My hackathon team celebrating our latest accomplishment My hackathon team celebrating our latest accomplishment

Over the last couple of years, my team and I have realised that hardware hacks are usually the most rewarding hackathon projects - most of us are in our element in the world of software, but we love the challenge of working in unfamiliar territory, and there’s just something inherently satisfying about finishing work on a piece of hardware.

This time around we wanted to stay in the space of drinks (see my post about our last Oxford Hack project, IoTea) but we still wanted to try something a little different. After a short brainstorming session we came up with the perfect idea - a machine that delivers a drink to its users by launching it into their face! The project was the perfect scale for a hackathon: low budget, easy to split into parts, and completely impractical! Having collected the supplies we needed (electric water pistol, raspberry pi zero, a couple of servos and some scrap wood) we set to work.


I wasn’t heavily involved in the hardware side of our project, but it involved building a wooden box to hold the turret, setting up two servos to be controlled from the pi using PWM, and sawing the trigger off our water pistol so we could replace it with a relay circuit - we wanted to be able to trigger it at will using the pi.

We mounted our USB webcam on the front of the box, attached so it would remain stationary as the turret rotated, making the targeting code a lot simpler.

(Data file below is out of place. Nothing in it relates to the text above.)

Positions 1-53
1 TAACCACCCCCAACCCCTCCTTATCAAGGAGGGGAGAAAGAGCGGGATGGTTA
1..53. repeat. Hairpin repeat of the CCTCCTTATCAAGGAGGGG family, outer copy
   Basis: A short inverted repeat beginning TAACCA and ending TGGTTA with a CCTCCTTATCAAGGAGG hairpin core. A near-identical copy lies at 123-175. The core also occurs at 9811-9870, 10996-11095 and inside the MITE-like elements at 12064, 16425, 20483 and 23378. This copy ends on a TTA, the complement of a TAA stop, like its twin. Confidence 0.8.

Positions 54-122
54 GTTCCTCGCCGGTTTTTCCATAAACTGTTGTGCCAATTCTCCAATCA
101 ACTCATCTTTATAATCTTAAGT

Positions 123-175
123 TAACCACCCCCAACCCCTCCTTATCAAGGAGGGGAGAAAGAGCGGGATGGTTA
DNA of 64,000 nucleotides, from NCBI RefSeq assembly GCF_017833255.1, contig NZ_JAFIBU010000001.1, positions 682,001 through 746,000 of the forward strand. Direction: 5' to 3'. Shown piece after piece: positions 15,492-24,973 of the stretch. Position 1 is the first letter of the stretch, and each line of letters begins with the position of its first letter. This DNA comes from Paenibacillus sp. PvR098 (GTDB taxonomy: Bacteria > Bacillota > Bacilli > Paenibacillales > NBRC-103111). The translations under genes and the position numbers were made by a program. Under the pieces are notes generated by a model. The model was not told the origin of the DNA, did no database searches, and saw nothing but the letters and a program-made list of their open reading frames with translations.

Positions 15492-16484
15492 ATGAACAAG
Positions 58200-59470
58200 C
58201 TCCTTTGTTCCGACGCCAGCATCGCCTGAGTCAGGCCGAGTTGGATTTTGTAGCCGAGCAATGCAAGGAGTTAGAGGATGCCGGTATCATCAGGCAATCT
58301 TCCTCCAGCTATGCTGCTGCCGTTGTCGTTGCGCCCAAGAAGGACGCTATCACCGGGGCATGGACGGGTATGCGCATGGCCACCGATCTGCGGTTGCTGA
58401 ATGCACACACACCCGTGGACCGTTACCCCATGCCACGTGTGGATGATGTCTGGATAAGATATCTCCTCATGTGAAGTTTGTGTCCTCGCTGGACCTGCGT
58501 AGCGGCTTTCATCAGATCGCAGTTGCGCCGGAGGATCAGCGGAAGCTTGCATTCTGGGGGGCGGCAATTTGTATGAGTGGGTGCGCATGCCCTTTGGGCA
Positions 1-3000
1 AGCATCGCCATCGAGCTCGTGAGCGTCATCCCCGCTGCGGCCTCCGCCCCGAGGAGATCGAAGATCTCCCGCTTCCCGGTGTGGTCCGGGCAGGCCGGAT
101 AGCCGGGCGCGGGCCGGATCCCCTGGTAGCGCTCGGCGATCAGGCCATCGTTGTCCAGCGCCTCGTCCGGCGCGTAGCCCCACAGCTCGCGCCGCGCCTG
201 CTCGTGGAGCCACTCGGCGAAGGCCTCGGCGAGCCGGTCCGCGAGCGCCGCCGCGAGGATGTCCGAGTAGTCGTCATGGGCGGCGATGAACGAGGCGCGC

The targeting code made fairly heavy use of Microsoft Azure’s Face API, with some interesting calculations on top. The API is really nicely written and can be accessed using a simple HTTP POST request, returning JSON with parameters of all the faces it can see in the image sent to it. The one downside is the delay - it took approximately one second to make the request and receive the response, so victims users of our creation had to stay still while it targeted.

We used OpenCV to take a picture and encode it as text, then thanks to the magic of python the code to make our requests was super simple:

def request_face(self, body):
        conn = http.client.HTTPSConnection(self.face_url)
        conn.request("POST", "/face/v1.0/detect?%s" % self.face_params, body, self.face_headers)
        response = conn.getresponse()
        data = json.loads(
        return data
    except Exception as e:
        print("[Errno {0}] {1}".format(e.errno, e.strerror))

To figure out how far away a person was from the camera, we needed something that’s relatively consistent between different people. Thankfully such a metric exists - the interpupillary distance (IPD). Surveys have shown that the average human IPD is approximately 63mm, with a fairly small standard deviation. Perfect! Now all we need is the FOV of the camera and the distance between the camera and the turret (both easy to measure), as well as the velocity of the liquid exiting the turret, and we can use some maths to calculate what angle our turret needs to be at!

# Given x, y, width, height, ipd, return (yaw, pitch)
def get_yaw_pitch(self, x, y, width, height, ipd):
    average_ipd = 0.0629

    angular_separation = (ipd / float(width)) * self.theta_x
    distance = average_ipd / (2 * math.tan(angular_separation / 2))

    yaw = ((float(x)/float(width)) * 2) - 1 # value between -1 and 1, where the far edges are the edge of the FOV

    v_height = 2 * distance * math.tan(self.theta_y / 2)
    v_distance = ((float(y)/float(height)) * v_height * (-1.)) - (v_height / 2)
    (x_relative, y_relative) = (distance + self.offset_x, v_distance - self.offset_y)
    pitch = math.atan(y_relative/x_relative)

Now all that needed doing was sending the yaw and pitch to the servos using PWM. To calibrate them you need to check out the data sheet that came with them, these are just the parameters for our specific motors. Thanks to python’s built-in modules, setting them up was very straightforward.

We all had a lot of fun at the hackathon, and the end results speak for themselves: